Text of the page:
When it comes to pesticides policy, the Government apply the precautionary principle. Emergency authorisations are an integral part of the precautionary principle, because they allow restrictions on a precautionary basis for certain products while allowing their use where there is a risk that cannot be controlled by any other means. At the beginning of the year, applying that principle, the Government granted an emergency authorisation for the use of thiamethoxam on sugar beet. Sugar beet is a non-flowering crop and we applied a strict condition, which is that the pest pressure should be assessed over the winter months and that the product should only be used if it were deemed necessary and the pest pressure passed a certain threshold. I can tell the House that earlier this week that analysis was published. The threshold was not met due to some of the cold weather we have had. Therefore, the terms of the emergency authorisation are not met and the neonicotinoid in question will not be used this year.
The fishing and fish processing industry continues to be affected by the closure of hospitality nationwide and the impact of border friction arising from Brexit, which has also weakened sales in key Asian markets such as Korea. Will the Secretary of State volunteer his Fisheries Ministers to meet further with me and affected employees? Can he also confirm that the replacement for the European fisheries fund will also benefit the fish processing sector, as well as the fishermen themselves?
My hon. Friend makes a very important point. My ministerial colleague, the Under-Secretary of State for Environment, Food and Rural Affairs, my hon. Friend Victoria Prentis, was nodding to give her assent to a meeting. Indeed, I would also be more than happy to meet fish processors in my hon. Friend’s constituency. I can confirm that the new £100 million fund to develop the fishing industry and infrastructure will be open to fish processors. In addition, those fish processors who have had issues during January, due to the new administrative processes, in exporting to the European Union, are eligible for the fisheries disruption fund and many have already applied.
Fishing boats are tied up and fish exporters are tied up with red tape. Fishing was promised a sea of opportunity, but the reality is that many fishing businesses are on the verge of collapse. Much of the so-called extra fish may not even exist or be able to be caught by British boats. The fishing industry feels betrayed. Is it not now time for the Secretary of State to apologise to the fishing industry for the Brexit deal that his Government negotiated?
I have made it clear all along that the Government had hoped to get closer to a zonal attachment sharing arrangement in that first multi-annual agreement, but the EU has been required to forfeit 25% of the fish that it has historically caught in our waters—a significant uplift—as the price for continued access. That additional fishing quota is worth £140 million.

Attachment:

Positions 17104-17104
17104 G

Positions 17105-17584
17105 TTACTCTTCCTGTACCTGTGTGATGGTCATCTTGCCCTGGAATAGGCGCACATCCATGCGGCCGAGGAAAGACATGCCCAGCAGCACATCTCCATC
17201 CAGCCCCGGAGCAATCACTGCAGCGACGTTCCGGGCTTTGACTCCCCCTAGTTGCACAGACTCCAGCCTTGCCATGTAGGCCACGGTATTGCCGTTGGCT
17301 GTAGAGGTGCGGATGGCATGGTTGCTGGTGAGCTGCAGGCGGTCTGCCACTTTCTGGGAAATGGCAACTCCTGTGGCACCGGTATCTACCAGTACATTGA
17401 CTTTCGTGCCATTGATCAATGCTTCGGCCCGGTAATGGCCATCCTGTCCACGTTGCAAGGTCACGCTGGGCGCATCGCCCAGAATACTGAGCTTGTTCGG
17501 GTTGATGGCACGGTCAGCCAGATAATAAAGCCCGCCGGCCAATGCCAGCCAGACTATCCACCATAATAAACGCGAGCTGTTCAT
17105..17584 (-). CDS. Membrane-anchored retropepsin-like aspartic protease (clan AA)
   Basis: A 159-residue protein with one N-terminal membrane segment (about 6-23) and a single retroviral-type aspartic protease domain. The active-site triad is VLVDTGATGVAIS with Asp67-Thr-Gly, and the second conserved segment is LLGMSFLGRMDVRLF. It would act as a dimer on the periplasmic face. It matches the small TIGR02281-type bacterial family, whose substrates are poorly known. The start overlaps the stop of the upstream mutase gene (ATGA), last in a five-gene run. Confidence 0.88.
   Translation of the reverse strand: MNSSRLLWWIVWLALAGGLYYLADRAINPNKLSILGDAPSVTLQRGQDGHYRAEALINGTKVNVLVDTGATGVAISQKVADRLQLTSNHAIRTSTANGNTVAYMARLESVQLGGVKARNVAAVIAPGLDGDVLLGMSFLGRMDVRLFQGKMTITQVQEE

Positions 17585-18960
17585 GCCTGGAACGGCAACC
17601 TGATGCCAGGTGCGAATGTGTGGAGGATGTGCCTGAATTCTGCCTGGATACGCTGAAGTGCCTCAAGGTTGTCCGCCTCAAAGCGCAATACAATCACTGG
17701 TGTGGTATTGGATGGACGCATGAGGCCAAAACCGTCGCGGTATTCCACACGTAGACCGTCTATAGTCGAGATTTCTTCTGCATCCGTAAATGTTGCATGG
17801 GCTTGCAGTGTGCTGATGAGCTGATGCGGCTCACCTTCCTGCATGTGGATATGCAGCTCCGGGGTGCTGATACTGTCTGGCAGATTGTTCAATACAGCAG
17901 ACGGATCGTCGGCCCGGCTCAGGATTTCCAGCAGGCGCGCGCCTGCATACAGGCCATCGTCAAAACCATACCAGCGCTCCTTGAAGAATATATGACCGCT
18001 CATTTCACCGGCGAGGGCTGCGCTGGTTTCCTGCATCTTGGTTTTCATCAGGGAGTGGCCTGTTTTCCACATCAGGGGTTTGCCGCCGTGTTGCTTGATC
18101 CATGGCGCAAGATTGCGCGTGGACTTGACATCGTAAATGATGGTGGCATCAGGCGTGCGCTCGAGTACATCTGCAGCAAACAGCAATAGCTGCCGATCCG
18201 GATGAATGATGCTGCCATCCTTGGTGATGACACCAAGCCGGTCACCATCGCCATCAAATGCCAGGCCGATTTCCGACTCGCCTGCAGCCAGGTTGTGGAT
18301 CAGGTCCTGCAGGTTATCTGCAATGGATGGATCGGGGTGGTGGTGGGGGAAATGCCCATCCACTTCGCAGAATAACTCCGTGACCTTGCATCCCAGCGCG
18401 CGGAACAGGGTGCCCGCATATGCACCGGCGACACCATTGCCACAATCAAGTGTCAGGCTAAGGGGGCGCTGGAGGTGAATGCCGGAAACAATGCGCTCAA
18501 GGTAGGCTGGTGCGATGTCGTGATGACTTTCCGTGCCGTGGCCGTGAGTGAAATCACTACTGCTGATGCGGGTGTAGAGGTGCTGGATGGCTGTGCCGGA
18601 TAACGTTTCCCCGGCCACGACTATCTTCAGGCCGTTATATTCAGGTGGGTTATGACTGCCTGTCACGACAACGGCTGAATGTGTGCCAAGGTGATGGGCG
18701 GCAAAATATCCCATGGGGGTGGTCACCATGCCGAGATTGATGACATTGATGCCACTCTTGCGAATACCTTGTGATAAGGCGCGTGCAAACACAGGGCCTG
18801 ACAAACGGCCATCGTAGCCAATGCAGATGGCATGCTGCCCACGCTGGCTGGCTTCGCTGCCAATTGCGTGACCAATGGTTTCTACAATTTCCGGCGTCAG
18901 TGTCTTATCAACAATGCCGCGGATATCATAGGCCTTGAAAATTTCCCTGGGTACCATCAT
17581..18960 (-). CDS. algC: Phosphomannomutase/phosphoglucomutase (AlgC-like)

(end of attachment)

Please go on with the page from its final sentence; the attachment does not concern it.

The pollock quota has gone down in the south-west. There is no apology and no sense of reality from the Secretary of State. He cannot wriggle out on this one—the net is closing in on him. The reality is that fishing has lost trust and confidence in the actions of the Department for Environment, Food and Rural Affairs. For all the broken promises, fishing businesses have closed and others will follow. Why will the Secretary of State not apologise? What will he do to fix the mess that this incompetent Government have created for fishing communities nationwide?
As I said, we have seen, through the trade and co-operation agreement, a significant increase in quotas—25%, worth some £146 million. As we have left the single market and the customs union, there are some new administrative processes in place. That was challenging for the fishing sector during January, which is why we opened a fund to support it. Looking to the long term, however, we have regained control of regulations in our waters, which enables us to do conservation measures on places such as the Dogger Bank that were never possible as an EU country. It has also enabled us to ban pulse trawling in our waters. These are all things that could not be done while we were shackled to the common fisheries policy.
I draw attention to my entry in the Register of Members’ Financial Interests stating that I am a trustee of World Horse Welfare. We have heard from my right hon. Friend this morning that lorryloads of fish are clearing the border in less than an hour, but Olympian Richard Davison tells me that horses that are used for dressage are taking between four and 10 hours to clear the border at Calais because of the requirement for equine health certificates. Please will the Minister tell me what the Government are doing to make sure that there is not a looming animal welfare crisis as temperatures increase and grand prix horses are left standing in lorries for hours on end? [R]